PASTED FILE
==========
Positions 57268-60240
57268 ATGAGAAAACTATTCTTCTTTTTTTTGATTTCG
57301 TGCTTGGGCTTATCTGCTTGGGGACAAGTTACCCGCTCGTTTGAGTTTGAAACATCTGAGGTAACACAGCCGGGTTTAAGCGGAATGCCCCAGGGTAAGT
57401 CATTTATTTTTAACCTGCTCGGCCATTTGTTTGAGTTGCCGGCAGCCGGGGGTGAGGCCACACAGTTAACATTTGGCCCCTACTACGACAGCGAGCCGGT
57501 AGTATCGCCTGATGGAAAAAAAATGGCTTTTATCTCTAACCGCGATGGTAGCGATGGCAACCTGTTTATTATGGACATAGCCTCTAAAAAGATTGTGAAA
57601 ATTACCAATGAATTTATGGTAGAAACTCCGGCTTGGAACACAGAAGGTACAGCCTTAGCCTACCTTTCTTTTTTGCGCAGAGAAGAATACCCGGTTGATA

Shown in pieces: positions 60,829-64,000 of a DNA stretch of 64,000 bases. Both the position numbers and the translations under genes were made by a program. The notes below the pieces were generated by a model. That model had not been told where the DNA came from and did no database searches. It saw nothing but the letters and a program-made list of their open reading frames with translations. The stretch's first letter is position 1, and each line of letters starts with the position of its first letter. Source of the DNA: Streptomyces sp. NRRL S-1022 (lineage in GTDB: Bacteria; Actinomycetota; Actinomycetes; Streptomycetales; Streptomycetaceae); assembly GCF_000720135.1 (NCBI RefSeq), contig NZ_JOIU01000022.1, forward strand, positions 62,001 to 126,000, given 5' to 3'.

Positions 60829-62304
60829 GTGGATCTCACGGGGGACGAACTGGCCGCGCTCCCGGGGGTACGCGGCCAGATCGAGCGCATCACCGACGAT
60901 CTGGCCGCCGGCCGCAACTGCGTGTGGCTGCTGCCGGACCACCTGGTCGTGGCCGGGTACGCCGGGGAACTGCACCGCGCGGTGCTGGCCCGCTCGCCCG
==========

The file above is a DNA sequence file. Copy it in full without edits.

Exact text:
Positions 57268-60240
57268 ATGAGAAAACTATTCTTCTTTTTTTTGATTTCG
57301 TGCTTGGGCTTATCTGCTTGGGGACAAGTTACCCGCTCGTTTGAGTTTGAAACATCTGAGGTAACACAGCCGGGTTTAAGCGGAATGCCCCAGGGTAAGT
57401 CATTTATTTTTAACCTGCTCGGCCATTTGTTTGAGTTGCCGGCAGCCGGGGGTGAGGCCACACAGTTAACATTTGGCCCCTACTACGACAGCGAGCCGGT
57501 AGTATCGCCTGATGGAAAAAAAATGGCTTTTATCTCTAACCGCGATGGTAGCGATGGCAACCTGTTTATTATGGACATAGCCTCTAAAAAGATTGTGAAA
57601 ATTACCAATGAATTTATGGTAGAAACTCCGGCTTGGAACACAGAAGGTACAGCCTTAGCCTACCTTTCTTTTTTGCGCAGAGAAGAATACCCGGTTGATA

Shown in pieces: positions 60,829-64,000 of a DNA stretch of 64,000 bases. Both the position numbers and the translations under genes were made by a program. The notes below the pieces were generated by a model. That model had not been told where the DNA came from and did no database searches. It saw nothing but the letters and a program-made list of their open reading frames with translations. The stretch's first letter is position 1, and each line of letters starts with the position of its first letter. Source of the DNA: Streptomyces sp. NRRL S-1022 (lineage in GTDB: Bacteria; Actinomycetota; Actinomycetes; Streptomycetales; Streptomycetaceae); assembly GCF_000720135.1 (NCBI RefSeq), contig NZ_JOIU01000022.1, forward strand, positions 62,001 to 126,000, given 5' to 3'.

Positions 60829-62304
60829 GTGGATCTCACGGGGGACGAACTGGCCGCGCTCCCGGGGGTACGCGGCCAGATCGAGCGCATCACCGACGAT
60901 CTGGCCGCCGGCCGCAACTGCGTGTGGCTGCTGCCGGACCACCTGGTCGTGGCCGGGTACGCCGGGGAACTGCACCGCGCGGTGCTGGCCCGCTCGCCCG